It’s difficult to know what to say about The Fighter, because the film doesn’t really seem to know what it wants to say about itself. It’s pretty blatant Oscar-bait and, while there are plenty of good points, I just have a hard time caring much one way or the other for it.
The movie is based on the true story — that’s always a plus — of boxer Micky Ward (Mark Wahlberg) and his half-brother, former boxer Dicky Eklund (Christian Bale). It’s set and shot in working-class Lowell, Massachusetts — Academy voters love lower-earning white folk — where Micky paves roads in between training and fighting. Their mother, Alice (Melissa Leo), manages Micky, after a fashion, while Dicky acts as Micky’s trainer, when Dicky’s not off indulging his drug habit or getting in trouble with the law. And then there’s the Greek chorus of overbearing, stereotypically white-trash sisters.
Alice keeps setting up fights for Micky that seem better for her ego than for his career, and he’s turning into a bit of a stepping-stone other boxers use to propel themselves up the ranking ladder. He’s got talent, and he gets offers to train full-time — even to get paid for it — with a professional gym out in Las Vegas, but still he clings loyally to his family even as they drag him down. But after meeting Charlene (Amy Adams), a college dropout working in a local bar, she starts giving him the confidence to break away from them and do what’s right for himself. It helps that Dicky’s legal troubles are getting deeper, which prevents him from interfering as much with Micky’s life.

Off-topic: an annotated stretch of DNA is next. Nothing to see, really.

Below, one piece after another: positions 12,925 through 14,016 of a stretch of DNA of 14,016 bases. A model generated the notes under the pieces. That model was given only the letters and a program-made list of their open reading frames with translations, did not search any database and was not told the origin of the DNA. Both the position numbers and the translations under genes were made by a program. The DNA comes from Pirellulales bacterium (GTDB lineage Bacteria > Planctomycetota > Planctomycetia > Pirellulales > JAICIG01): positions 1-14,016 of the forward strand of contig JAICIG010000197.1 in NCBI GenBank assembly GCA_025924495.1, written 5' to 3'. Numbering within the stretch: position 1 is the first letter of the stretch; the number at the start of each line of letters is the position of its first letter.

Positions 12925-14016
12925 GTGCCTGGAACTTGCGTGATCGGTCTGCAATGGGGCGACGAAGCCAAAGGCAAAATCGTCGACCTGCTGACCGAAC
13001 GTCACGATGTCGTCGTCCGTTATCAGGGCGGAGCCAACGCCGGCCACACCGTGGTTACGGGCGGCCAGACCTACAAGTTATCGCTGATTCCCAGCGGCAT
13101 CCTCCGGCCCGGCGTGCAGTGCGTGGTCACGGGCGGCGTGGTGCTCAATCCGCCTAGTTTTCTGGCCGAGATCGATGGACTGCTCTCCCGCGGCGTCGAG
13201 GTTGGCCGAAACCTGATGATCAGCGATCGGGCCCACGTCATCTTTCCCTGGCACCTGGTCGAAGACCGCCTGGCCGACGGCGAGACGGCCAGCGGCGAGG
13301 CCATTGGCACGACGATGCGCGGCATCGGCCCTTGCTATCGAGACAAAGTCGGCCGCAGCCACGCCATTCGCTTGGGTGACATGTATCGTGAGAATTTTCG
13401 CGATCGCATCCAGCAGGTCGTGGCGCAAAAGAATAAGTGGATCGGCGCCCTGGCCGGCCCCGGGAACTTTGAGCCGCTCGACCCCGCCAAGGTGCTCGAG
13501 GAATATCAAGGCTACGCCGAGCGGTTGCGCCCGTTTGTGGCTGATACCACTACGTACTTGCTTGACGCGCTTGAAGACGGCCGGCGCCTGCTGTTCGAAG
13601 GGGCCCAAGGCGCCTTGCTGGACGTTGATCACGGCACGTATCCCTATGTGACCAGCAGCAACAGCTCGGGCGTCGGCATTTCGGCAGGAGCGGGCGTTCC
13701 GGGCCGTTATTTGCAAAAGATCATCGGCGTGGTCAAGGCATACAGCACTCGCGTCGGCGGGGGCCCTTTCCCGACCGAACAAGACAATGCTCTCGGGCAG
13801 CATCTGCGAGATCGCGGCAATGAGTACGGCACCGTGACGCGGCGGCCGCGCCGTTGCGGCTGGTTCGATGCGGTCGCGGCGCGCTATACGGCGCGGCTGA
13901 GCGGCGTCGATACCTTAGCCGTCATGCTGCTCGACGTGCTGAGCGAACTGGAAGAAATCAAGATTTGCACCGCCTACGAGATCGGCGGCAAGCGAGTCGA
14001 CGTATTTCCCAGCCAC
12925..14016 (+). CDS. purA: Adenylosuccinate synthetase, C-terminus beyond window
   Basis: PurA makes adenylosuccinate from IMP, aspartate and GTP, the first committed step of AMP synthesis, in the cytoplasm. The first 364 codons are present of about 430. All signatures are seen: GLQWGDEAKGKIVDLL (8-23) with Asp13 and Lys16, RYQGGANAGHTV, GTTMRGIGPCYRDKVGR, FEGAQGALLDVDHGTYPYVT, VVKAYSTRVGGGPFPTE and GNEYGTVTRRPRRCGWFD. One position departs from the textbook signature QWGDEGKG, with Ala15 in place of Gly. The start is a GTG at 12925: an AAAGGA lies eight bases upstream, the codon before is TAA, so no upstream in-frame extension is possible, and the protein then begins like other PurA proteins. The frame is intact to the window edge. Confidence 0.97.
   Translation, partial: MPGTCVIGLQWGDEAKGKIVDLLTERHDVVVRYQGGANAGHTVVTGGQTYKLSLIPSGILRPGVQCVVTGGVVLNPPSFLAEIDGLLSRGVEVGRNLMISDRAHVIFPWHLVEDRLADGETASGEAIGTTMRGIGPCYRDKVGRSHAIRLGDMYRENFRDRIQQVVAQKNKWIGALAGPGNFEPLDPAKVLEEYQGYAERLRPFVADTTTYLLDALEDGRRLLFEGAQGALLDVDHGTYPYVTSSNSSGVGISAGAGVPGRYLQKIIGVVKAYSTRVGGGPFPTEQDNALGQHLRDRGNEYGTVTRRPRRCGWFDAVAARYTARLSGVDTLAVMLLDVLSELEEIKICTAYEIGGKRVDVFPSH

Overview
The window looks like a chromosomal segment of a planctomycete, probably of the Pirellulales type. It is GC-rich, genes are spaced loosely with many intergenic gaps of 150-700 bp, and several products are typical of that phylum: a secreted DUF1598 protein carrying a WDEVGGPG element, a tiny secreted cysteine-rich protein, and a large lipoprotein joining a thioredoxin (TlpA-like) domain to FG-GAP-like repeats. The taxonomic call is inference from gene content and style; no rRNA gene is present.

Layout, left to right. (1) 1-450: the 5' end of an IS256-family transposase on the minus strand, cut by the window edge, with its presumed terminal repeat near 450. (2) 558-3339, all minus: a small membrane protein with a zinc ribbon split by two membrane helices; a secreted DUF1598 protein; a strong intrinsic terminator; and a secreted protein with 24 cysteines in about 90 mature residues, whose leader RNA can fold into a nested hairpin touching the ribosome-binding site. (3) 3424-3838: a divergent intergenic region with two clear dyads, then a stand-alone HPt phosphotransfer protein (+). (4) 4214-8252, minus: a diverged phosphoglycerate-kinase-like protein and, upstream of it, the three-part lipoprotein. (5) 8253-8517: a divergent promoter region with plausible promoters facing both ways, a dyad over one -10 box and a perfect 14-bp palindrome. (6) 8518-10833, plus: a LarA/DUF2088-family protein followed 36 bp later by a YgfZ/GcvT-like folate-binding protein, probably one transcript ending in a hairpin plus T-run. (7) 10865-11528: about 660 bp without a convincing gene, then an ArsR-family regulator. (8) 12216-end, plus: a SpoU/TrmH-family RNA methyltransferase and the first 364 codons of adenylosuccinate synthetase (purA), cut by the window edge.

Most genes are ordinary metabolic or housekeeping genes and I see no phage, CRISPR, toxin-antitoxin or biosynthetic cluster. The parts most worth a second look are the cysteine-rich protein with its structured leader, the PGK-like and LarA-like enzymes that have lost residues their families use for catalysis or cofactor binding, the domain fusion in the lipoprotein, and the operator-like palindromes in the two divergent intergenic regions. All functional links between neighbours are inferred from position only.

There’s plenty of scenery-chewing to go around. Amy Adams gets some juicy monologues packed with righteous indignation; Melissa Leo is a natural as the wiry, fiery Boston-Irish matriarch; and Christian Bale turns in a wonderfully goofy, gaunt portrayal of a working-class washout trying to pull himself back from the precipice. There’s so much blustery action around the periphery that it only highlights the boring placidity at the center.
It’s not that Wahlberg fails to play his part, but there’s just nothing to Micky’s role in the first place. I can easily see how growing up among the youngest in a big, loud family like that he’d adapt by becoming quiet and obliging and generally going with the flow. It actually explains a lot about his boxing style, where he goes round after round taking a beating and trying to let the other guy blow himself out before he takes any positive action towards winning. But it doesn’t make for much of a movie.
Charlene says at one point that it’s sad that Micky let his family take his boxing career away through neglect and mismanagement, but all he does is replace their directions with hers. We’re left wondering, if he cares so little that he lets everyone push him around then why should we care any more than that? The obvious answer is that we shouldn’t.
Worth it: not really. Definitely not for the theater.
Bechdel test: fail.